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Defending the Rights of Others: The Great Powers, the Jews, and International Minority Protection, 1878-1938 Paperback – November 2, 2006

ISBN-13: 978-0521029940 ISBN-10: 0521029945 Edition: 1st

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Defending the Rights of Others: The Great Powers, the Jews, and International Minority Protection, 1878-1938 + Human Rights in the Twentieth Century (Human Rights in History) + Inventing Human Rights: A History
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Product Details

  • Paperback: 452 pages
  • Publisher: Cambridge University Press; 1 edition (November 2, 2006)
  • Language: English
  • ISBN-10: 0521029945
  • ISBN-13: 978-0521029940
  • Product Dimensions: 9.2 x 6.1 x 0.9 inches
  • Shipping Weight: 1.4 pounds (View shipping rates and policies)
  • Average Customer Review: 4.5 out of 5 stars  See all reviews (2 customer reviews)
  • Amazon Best Sellers Rank: #640,729 in Books (See Top 100 in Books)

Editorial Reviews

Review

"Carole Fink's Defending the Rights of Others is a masterpiece of exhaustive research, engaging narrative, and lucid analysis that revives and reinterprets the long neglected but critically important subject of the campaign by the European powers to afford protection to religious and ethnic minorities within the new states in Eastern Europe that were carved out of the Ottoman, Habsburg, Romanov, and Hohenzollern Empires...this work sets a new standard of scholarship in the field of international history." William R. Keylor, Professor of History and International Relations and Director of the International History Institute, Boston University

"Based on an extraordinary sweep of archives and published materials, this is an original and badly needed survey of a topic rarely explored or even touched on in the history of the 19th and 20th centuries but that is becoming a central issue in the international politics of our time: the role of the world community in the protection of minorities in sovereign states." Gerhard L. Weinberg, Emeritus Professor of History, University of North Carolina, Chapel Hill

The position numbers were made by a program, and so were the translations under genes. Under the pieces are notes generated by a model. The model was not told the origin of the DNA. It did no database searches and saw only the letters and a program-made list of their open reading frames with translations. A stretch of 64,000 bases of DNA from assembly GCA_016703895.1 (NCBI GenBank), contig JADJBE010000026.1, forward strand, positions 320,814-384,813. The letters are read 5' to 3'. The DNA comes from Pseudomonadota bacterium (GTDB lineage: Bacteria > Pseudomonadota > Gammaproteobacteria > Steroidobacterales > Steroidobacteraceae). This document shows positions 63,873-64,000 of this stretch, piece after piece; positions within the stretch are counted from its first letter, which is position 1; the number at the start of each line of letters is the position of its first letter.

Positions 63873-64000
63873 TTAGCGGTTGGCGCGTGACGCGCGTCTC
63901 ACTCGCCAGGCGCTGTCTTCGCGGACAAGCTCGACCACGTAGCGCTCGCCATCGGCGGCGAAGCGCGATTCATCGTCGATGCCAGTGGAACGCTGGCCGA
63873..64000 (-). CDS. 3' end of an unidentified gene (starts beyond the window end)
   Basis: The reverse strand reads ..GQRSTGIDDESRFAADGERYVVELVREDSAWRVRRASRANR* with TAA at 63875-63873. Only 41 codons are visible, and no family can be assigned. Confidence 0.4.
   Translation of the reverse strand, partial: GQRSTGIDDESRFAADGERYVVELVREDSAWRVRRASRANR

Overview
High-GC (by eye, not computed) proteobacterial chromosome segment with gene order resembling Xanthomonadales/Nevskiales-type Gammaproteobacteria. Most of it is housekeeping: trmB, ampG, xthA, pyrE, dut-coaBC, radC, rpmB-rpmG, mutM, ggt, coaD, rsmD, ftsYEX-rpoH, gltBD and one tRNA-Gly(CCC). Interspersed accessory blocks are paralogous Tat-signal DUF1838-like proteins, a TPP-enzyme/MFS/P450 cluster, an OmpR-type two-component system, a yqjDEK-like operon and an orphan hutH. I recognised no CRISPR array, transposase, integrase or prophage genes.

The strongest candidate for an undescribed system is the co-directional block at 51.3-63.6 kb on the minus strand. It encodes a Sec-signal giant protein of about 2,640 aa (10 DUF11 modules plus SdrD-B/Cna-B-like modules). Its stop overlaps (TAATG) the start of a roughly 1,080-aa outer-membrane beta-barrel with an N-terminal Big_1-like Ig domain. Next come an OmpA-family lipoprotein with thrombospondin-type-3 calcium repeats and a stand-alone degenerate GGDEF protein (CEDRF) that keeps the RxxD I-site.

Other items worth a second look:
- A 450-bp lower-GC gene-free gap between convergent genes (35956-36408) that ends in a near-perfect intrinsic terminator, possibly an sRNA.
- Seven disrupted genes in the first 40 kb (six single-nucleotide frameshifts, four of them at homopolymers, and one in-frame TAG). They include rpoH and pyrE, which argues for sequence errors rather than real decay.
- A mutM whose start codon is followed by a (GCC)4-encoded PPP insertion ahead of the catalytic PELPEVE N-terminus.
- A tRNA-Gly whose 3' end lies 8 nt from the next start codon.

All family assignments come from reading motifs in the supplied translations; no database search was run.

"Professor Fink's latest work makes a major contribution to our historical understanding of the growing need to defend human rights on a transnational scale. This volume is the product not only of her pioneering archival research, but also of the unsurpassed maturity of judgment in this field that she has developed over many years of scholarly concern with its riches and complexities." Michael Biddiss, Professor of Modern European History, University of Reading

"...contributes substantially to our understanding of the practice of official and non-official diplomacy at the Paris Peace Conference and the drafting and implementation of the minority treaties, but also reminds us that internationally sanctioned minority protection emerged in the context of expansionist nationalism. This book will be of particular interest for scholars of diplomatic and modern Jewish history, but is an important read for anyone concerned with theorizing the link between ethnic violence and state formation."
- H-German, Aimee Genell, Department of History, the Graduate Center, City University of New York

"This richly detailed and important book displays impressive scholarship. It deserves a wide readership and should be mandatory reading in advanced courses on Europe, human rights, and diplomacy in the twentieth century."
Holocaust and Genocide Studies

"...the research for this volume is truly impressive....Refreshingly, Fink's impressive study reminds us that good diplomatic history is still a pleasure to read, as well as it has much to teach."
- Jewish History, Frederic Krome

"Fink has identified a significant gap in the historiography, and she deserves applause for wading through a sea of material in several languages in order to fill it." Journal of Modern History David Cesarani, University of London

"Finke's is a truly extraordinary contribution." - Eugene C. Black, Brandeis University

Book Description